Wednesday, August 7, 2013

Jesus as Roman Demi-God [Part Nine]


Our assumption will be then that both Irenaeus and Florinus learned from Polycarp the art of using and abusing typology in order to dazzle the eyes of the ignorant. A powerful case can be made that Lucian of Samosata’s bitterly satirical Passing of Peregrinus is a witness to the same events now preserved in the various Martyrdom of Polycarp cycles. As such, we have the most unflattering portrait of the founding principles of this new tradition, one which shook off its slavish devotion to the original principles of Christianity and found widespread popularity – especially among the ruling classes – owing to his development of unique brand of mysticism

Since there is no common thread between Irenaeus and Florinus save for this interest in typology, it seems more likely that Polycarp was little more than a wandering sophist who – perhaps for the first time in the Roman Church – showed equally ambitious sophists the advantages to employing this open-ended exegetical method. There can be no doubt that Florinus established himself among the rich leading families of the capitol, initiating them into his new mystery religion, perhaps associated with a mysterious inscription dated to the second century:

To my bath, the brothers of the bridal chamber carry the torches, [here] in our halls, they hunger for the [true] banquets, even while praising the Father and glorifying the Son. There [with the Father and the Son] is the only spring and source of truth.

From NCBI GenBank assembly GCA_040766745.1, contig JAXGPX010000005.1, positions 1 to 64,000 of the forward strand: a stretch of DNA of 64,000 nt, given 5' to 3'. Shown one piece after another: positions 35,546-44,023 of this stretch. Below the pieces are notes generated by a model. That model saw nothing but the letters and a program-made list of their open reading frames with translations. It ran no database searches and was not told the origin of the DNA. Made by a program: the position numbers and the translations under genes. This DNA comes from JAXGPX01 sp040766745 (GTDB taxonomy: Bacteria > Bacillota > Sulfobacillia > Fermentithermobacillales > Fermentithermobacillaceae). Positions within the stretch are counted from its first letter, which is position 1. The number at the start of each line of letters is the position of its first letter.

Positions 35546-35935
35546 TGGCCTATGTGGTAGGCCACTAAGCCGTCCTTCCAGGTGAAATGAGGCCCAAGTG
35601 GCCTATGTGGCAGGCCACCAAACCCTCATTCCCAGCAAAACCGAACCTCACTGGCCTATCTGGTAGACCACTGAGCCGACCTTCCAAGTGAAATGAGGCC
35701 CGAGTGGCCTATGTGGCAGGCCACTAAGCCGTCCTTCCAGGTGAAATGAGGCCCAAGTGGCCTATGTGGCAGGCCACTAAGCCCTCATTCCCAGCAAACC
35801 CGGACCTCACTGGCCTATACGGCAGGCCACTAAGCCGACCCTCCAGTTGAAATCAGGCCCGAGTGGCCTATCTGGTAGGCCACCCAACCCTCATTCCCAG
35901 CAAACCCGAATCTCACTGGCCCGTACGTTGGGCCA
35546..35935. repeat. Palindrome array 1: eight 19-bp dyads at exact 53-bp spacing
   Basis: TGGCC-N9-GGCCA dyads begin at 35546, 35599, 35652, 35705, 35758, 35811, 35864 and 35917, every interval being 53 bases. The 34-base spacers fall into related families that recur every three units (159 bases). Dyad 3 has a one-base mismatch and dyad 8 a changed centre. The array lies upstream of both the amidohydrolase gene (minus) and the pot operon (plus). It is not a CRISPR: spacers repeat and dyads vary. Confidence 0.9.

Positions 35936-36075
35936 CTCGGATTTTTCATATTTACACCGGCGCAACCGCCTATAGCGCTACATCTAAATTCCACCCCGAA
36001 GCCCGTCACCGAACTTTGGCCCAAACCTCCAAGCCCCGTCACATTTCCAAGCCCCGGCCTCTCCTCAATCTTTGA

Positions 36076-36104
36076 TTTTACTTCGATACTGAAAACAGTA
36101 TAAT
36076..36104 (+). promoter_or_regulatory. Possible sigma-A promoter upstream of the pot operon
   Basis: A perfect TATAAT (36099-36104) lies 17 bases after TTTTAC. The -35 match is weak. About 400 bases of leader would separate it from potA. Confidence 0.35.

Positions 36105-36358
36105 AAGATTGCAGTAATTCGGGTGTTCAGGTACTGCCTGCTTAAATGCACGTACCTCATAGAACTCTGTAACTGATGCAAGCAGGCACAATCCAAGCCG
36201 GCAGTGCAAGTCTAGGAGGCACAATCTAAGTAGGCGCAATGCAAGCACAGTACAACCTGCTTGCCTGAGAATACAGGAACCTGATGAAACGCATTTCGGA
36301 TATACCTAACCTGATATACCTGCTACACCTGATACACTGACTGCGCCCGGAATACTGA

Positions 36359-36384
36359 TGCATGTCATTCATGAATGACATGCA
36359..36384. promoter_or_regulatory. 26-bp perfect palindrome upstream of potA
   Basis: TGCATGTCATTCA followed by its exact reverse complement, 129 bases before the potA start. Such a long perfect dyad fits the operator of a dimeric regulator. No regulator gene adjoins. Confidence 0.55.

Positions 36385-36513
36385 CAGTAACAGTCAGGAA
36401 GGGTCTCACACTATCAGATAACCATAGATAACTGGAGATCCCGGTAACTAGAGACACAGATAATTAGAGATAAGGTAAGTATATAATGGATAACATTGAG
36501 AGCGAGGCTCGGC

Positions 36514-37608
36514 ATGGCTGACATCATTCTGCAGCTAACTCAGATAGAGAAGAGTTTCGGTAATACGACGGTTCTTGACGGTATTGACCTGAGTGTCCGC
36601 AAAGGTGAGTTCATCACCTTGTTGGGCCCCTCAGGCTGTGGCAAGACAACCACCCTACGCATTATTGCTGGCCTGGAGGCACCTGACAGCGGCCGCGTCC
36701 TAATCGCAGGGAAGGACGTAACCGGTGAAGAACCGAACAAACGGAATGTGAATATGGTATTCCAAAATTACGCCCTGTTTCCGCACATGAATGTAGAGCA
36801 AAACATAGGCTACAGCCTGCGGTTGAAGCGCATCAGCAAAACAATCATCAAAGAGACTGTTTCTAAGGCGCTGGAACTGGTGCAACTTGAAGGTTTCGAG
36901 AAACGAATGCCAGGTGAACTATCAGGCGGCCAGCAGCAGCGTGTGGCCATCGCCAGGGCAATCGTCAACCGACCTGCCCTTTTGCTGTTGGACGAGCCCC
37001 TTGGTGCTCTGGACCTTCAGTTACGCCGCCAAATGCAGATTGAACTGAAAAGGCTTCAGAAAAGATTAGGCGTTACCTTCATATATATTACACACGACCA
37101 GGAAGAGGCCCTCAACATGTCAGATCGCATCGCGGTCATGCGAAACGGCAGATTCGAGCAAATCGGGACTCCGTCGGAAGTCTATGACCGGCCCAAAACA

Details on the provenance of the inscription are sketchy. It was first published in 1953 by Luigi Moretti in the "Bullettino della commissione archeologica comunale di Roma," an Italian archaeological journal published annually. This inscription was first uncovered in the suburbs of Rome near a medieval tower called Tor Fiscale which, in ancient times, would have been near a celebrated historical road called the Via Latina.

The late Italian epigrapher Margherita Guarducci, first put forward the second century date for the inscription more than 40 years ago. Her argument was based on the shape of the classical-style Greek letters in the inscription. More recently, Snyder's work built on that approach by studying more than 1,700 Roman inscriptions, in which he found just 53 cases of Greek inscriptions with classical letter forms. If a second century date is accepted for the inscription - and it generally is among scholars in part because of the additional work of Peter Lampe -  then we get a glimpse inside of the world in which Irenaeus reacted against.

The plaque would seem to have hung in a private villa, inviting fellow members to enter and to celebrate baptisms and eucharistic meals, receiving flowing waters from the only true spring. The second inscription, two epigraphs also hexameters on the marble gravestone of Flavia Sophe, date to the end of the second or first half of the third century:

Longing for the fatherly light, In the ablutions of Ch[rist] anointed with imperishable holy balsam, You have hastened to gaze upon the divine countenances of the Aeons, Upon the great angel of the great counsel, the true Son, You have gone [to] the bridal chamber and ascended to the… fatherly…and … This deceased did not have a usual ending of life; She died away and lives and sees a truly imperishable light. She lives to the delight of the living, is really dead to the dead. O earth, why are you astonished about this type of corpse? Are you terrified?

This inscription were discovered on 'an undetermined location along the Via Latina, outside the city, where, in a quiet area, the rows of graves along the arterial road have been here and there broken by a suburban villa'.